How does wood dust affect personal health?

OSHA, Occupational Safety and Health Administration, says “Wood dust becomes a potential health problem when wood particles from processes such as sanding and cutting become airborne. Breathing these particles may cause allergic respiratory symptoms, mucosal and non-allergic respiratory symptoms, and cancer.”

NIOSH, the National Institute For Safety and Health, states “Workers exposed to wood dusts have experienced a variety of adverse health effects such as eye and skin irritation, allergy, reduced lung function, asthma, and nasal cancer. Therefore, the National Institute for Occupational Safety and Health* (NIOSH) recommends limiting wood dust exposures to prevent these health problems.”

Personal Protection Information

Employers should institute a complete respiratory protection program that, at a minimum, complies with the requirements of OSHA’s Respiratory Protection Standard [29 CFR 1910.134]. Such a program must include respirator selection, an evaluation of the worker’s ability to perform the work while wearing a respirator, the regular training of personnel, respirator fit testing, periodic workplace monitoring, and regular respirator maintenance, inspection, and cleaning.

The implementation of an adequate respiratory protection program (including selection of the correct respirator) requires that a knowledgeable person be in charge of the program and that the program be evaluated regularly. For additional information on the selection and use of respirators and on the medical screening of respirator users, consult the latest edition of the NIOSH Respirator Decision Logic [NIOSH 1987b] and the NIOSH Guide to Industrial Respiratory Protection [NIOSH 1987a].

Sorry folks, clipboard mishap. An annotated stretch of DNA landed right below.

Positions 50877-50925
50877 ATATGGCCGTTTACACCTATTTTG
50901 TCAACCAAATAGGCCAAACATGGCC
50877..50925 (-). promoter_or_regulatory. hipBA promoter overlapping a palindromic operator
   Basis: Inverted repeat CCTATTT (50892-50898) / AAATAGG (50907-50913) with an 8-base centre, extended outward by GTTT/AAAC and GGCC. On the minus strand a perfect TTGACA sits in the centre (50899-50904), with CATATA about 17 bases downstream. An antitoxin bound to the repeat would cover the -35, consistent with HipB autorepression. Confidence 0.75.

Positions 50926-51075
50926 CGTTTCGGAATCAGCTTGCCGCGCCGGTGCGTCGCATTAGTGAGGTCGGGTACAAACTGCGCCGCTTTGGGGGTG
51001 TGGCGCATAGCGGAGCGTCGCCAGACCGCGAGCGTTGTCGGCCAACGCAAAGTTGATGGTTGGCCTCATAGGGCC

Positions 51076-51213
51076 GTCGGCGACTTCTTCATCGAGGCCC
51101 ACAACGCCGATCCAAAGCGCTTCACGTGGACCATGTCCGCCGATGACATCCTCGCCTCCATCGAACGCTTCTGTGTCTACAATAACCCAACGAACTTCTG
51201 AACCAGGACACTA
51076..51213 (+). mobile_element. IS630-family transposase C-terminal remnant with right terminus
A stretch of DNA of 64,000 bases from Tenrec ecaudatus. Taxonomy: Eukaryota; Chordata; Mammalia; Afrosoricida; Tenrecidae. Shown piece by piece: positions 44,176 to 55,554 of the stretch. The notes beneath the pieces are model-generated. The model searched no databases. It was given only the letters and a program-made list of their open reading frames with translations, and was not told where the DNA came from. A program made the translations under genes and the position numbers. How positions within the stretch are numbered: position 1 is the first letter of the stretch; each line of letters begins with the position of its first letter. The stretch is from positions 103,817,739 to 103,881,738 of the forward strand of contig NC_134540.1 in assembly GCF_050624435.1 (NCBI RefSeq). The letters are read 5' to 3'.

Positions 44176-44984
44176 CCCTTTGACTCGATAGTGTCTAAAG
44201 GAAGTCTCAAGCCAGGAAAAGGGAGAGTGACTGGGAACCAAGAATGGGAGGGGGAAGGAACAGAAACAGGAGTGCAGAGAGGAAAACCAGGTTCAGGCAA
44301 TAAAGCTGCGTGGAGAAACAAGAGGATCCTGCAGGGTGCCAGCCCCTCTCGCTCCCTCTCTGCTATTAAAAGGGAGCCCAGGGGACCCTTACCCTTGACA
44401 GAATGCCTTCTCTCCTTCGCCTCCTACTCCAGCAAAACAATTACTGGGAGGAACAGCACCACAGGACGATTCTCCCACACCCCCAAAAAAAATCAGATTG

Personal Protective Equipment

Workers should use appropriate personal protective clothing and equipment that must be carefully selected, used, and maintained to be effective in preventing skin contact with wood dust. The selection of the appropriate personal protective equipment (PPE) (e.g., gloves, sleeves, encapsulating suits) should be based on the extent of the worker’s potential exposure to wood dust. OSHA offers extensive recommendations on PPE for wood dust.

Wood Dust – Explosive Danger

Wood dust also poses a danger to personal health beyond ingestion or inhalation. Accumulation of wood dust can create conditions where a wood dust explosion could occur.

Woodworkers, both recreational and professional, should employ appropriate dust control measures to control air concentrations of free floating dust in the shop as well as preventing accumulation of wood dust on horizontal surfaces in the shop which could contribute to secondary explosive potential.

Columbia includes additional references on wood dust safety above to further inform our customers of consequences of uncontrolled wood dust in the workplace.